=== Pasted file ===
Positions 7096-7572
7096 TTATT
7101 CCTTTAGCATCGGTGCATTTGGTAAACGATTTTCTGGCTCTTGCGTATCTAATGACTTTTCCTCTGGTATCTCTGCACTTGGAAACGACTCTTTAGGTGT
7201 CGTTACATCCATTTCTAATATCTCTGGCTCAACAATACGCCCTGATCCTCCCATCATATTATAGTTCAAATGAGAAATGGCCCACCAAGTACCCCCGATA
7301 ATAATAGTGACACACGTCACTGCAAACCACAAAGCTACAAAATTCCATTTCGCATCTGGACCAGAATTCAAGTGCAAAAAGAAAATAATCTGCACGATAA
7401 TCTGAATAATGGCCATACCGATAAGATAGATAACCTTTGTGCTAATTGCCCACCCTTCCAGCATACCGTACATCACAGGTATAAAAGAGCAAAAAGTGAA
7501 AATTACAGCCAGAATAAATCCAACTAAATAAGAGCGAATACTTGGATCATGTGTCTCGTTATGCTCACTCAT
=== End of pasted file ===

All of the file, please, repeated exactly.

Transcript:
Positions 7096-7572
7096 TTATT
7101 CCTTTAGCATCGGTGCATTTGGTAAACGATTTTCTGGCTCTTGCGTATCTAATGACTTTTCCTCTGGTATCTCTGCACTTGGAAACGACTCTTTAGGTGT
7201 CGTTACATCCATTTCTAATATCTCTGGCTCAACAATACGCCCTGATCCTCCCATCATATTATAGTTCAAATGAGAAATGGCCCACCAAGTACCCCCGATA
7301 ATAATAGTGACACACGTCACTGCAAACCACAAAGCTACAAAATTCCATTTCGCATCTGGACCAGAATTCAAGTGCAAAAAGAAAATAATCTGCACGATAA
7401 TCTGAATAATGGCCATACCGATAAGATAGATAACCTTTGTGCTAATTGCCCACCCTTCCAGCATACCGTACATCACAGGTATAAAAGAGCAAAAAGTGAA
7501 AATTACAGCCAGAATAAATCCAACTAAATAAGAGCGAATACTTGGATCATGTGTCTCGTTATGCTCACTCAT